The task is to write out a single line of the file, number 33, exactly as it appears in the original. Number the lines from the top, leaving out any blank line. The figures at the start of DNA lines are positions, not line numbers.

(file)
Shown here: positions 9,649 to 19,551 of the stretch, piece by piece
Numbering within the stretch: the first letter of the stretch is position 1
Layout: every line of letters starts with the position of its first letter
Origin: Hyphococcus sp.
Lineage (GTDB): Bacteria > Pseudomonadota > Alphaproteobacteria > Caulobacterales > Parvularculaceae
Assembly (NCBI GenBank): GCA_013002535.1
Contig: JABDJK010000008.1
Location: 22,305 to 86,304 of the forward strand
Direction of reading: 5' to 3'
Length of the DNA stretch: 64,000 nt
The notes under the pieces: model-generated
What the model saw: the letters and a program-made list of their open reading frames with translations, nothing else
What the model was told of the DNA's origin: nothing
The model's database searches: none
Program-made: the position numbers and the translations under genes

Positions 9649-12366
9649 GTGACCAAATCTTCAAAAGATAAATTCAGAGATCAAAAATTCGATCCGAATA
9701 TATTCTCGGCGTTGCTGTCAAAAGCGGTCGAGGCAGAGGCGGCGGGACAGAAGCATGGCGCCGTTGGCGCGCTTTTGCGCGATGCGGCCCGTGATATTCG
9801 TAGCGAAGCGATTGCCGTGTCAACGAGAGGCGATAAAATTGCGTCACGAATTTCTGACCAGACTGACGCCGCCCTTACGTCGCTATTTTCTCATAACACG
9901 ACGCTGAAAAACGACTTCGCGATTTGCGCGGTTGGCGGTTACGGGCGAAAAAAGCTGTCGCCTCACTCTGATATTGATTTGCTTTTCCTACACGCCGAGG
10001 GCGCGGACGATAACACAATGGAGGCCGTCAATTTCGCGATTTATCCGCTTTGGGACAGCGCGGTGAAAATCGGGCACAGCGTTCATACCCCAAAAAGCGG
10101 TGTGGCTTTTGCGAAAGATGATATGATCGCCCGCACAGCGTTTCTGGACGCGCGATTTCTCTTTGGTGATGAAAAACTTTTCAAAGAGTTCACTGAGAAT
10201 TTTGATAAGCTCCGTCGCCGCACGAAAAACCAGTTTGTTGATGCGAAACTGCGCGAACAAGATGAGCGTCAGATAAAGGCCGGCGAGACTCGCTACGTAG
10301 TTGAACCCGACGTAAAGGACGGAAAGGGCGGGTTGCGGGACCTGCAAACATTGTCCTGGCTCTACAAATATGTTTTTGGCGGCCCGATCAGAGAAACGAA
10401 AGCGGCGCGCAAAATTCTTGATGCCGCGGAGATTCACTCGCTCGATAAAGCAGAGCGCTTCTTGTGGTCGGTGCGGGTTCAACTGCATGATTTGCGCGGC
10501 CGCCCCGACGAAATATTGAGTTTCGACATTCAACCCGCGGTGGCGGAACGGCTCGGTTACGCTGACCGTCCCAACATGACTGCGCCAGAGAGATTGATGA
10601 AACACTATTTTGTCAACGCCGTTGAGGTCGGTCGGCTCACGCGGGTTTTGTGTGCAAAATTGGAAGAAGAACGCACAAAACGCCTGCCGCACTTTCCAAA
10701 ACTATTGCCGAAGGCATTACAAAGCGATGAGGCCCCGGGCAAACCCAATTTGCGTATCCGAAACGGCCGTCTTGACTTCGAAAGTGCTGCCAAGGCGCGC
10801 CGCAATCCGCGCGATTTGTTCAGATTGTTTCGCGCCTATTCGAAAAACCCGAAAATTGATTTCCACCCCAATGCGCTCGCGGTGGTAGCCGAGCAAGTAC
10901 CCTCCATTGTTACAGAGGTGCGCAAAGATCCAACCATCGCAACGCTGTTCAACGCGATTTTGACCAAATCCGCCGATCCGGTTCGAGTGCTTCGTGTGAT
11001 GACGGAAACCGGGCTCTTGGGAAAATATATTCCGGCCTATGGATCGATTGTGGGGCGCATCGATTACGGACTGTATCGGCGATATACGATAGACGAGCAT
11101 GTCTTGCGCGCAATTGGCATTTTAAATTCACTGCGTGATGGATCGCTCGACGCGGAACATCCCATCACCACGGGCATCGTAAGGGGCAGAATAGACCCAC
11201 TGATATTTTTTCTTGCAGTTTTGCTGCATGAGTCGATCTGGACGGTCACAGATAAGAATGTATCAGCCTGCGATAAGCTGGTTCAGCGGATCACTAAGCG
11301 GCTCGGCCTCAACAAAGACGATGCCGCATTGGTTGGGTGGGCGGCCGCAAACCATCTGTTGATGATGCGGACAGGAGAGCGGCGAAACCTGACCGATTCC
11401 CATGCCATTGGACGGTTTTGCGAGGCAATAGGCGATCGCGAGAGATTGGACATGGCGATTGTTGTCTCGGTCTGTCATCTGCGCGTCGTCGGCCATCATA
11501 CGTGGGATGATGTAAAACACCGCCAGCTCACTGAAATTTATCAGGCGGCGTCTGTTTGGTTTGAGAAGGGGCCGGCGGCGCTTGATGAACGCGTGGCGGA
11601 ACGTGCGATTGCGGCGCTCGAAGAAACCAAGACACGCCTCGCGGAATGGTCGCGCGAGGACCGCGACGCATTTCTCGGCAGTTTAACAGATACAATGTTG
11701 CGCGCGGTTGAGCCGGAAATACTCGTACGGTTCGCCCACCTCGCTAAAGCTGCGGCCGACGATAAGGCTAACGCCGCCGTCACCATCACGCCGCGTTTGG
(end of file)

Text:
11201 TGATATTTTTTCTTGCAGTTTTGCTGCATGAGTCGATCTGGACGGTCACAGATAAGAATGTATCAGCCTGCGATAAGCTGGTTCAGCGGATCACTAAGCG